By the second half of the nineteenth century, the holdings of the Three Affiliated Tribes (Mandan, Hidatsa, and Arikara) gradually decreased. Going from 12 million acres in 1851 under the Fort Laramie Treaty to 8 million acres as the Fort Berthold Reservation in 1870. By 1910 it was down to 900,000 acres.
In 1951, the U.S. Army Corps of Engineers began construction of Garrison Dam on the Missouri River. This dam created Lake Sakakawea, which flooded portions of the Fort Berthold Reservation including the villages of Fort Berthold and Elbowoods as well as a number of other villages. The former residents of these villages were moved and New Town was established.
While a new town was constructed for the displaced tribal members, much damage was done to the social and economic foundations of the reservation. The flooding claimed approximately one quarter of the reservations land. This land contained some of the most fertile agricultural land upon which the agricultural economy had been constructed. In addition, the flooding claimed the sites of historic villages and archaeological sites.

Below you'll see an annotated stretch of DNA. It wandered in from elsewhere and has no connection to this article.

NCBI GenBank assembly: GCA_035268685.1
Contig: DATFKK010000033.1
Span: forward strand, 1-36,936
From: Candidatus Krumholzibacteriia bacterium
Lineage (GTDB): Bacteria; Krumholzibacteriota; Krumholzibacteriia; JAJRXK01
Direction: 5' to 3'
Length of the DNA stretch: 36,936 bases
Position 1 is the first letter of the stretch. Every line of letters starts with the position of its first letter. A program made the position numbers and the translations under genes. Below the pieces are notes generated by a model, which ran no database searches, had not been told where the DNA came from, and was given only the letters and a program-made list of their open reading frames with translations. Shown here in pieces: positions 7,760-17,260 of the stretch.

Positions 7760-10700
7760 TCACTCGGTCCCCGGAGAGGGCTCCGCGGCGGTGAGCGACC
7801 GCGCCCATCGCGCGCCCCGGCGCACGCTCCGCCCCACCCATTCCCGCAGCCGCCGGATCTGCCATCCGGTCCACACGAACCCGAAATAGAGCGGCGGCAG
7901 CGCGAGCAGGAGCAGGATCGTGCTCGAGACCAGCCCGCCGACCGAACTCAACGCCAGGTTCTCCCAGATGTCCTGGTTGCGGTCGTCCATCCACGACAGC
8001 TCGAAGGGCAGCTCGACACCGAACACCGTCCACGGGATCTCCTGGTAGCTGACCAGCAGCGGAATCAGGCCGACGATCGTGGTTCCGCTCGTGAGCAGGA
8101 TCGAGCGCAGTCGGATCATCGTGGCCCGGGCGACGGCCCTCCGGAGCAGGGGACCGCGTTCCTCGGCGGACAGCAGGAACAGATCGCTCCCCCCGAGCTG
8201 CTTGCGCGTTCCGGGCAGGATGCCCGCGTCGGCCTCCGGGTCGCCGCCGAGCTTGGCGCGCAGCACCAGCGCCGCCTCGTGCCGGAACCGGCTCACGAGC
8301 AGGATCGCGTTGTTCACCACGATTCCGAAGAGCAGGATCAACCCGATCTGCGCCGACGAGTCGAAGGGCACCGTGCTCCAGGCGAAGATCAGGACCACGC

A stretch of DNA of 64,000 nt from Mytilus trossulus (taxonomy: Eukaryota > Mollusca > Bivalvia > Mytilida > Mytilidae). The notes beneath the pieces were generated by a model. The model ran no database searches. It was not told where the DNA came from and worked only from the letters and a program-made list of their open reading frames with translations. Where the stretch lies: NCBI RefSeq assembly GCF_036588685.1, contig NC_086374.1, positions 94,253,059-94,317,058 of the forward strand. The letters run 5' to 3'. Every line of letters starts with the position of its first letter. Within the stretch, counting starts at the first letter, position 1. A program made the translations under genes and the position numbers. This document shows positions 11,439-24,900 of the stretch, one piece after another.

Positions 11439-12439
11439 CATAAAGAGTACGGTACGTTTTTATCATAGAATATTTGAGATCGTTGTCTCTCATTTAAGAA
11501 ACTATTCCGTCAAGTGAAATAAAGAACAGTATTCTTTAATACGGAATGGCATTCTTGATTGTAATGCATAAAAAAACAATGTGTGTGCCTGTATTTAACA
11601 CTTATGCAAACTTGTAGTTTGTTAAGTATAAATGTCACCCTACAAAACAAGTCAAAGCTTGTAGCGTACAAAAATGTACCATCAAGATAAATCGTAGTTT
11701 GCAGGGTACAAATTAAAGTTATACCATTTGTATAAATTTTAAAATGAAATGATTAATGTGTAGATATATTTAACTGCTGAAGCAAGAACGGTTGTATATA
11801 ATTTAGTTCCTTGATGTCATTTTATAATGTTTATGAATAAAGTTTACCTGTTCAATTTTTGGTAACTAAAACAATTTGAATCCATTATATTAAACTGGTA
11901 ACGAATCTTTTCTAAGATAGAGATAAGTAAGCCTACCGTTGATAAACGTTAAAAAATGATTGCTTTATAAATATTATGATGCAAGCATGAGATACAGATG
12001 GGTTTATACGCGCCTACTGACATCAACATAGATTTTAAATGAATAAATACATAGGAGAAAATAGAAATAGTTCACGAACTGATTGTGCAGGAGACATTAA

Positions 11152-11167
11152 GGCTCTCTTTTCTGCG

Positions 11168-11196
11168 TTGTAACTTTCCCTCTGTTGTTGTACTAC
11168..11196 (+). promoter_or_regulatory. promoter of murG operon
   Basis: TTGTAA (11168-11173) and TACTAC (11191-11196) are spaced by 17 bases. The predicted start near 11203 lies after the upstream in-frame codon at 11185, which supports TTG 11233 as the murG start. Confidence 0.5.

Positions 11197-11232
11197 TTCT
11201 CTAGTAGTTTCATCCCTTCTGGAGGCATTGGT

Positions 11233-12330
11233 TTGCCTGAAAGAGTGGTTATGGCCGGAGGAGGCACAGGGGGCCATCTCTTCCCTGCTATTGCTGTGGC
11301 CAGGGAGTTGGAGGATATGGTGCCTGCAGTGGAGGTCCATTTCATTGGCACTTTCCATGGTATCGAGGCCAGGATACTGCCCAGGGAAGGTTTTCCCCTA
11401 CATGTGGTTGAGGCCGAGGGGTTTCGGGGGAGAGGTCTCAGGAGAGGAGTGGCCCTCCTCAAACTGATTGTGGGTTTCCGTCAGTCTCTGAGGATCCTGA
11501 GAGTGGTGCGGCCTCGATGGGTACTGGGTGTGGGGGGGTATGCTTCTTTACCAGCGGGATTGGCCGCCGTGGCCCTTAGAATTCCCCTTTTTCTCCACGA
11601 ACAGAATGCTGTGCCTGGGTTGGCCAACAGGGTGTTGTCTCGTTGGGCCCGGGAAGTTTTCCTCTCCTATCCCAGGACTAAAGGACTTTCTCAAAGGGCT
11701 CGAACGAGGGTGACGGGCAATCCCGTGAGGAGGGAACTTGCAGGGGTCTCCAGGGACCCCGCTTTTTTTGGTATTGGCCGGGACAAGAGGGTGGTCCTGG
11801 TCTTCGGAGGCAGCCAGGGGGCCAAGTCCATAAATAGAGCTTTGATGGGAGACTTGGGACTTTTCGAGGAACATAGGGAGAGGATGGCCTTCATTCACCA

Today they are united in the Three Affiliated Tribes of the Fort Berthold Reservation, North Dakota, and about half of the Mandan still reside in the area of the reservation. The heart of the Mandan community is Twin Buttes. Around 6,300 people live on the Fort Berthold Reservation, and there are over 12,000 enrolled members of the Mandan, Hidatsa, and Arikara Nation today.
The voluminous young golden eagle plumage and split buffalo horns on this bonnet signified the wearer’s status as a great warrior and leader. He had to earn the right to wear it through demonstrated bravery, as did MatóTópe (Four Bears) shown in this portrait by Karl Bodmer. The owner belonged to the Dog Soldier’s society, a group within the Mandan tribe whose major task was to police the hunt.
Listen well what I have to say… Think of your wives, children, brothers, sisters, friends…are all dead or dying…caused by those dogs the whites. Think of all that my friends, and rise all together and not leave one of them alive. –MatóTópe, Numakiki (Mandan), on the day he died of smallpox in 1837. Hymns in the Dakota Language
In this aquatint engraving, the Swiss artist Karl Bodmer, who accompanied Prince Maximilian du Wied on a North American expedition up the Missouri river in the early 1830s, illustrates one of the only known historic views of the interior of a Mandan earth lodge.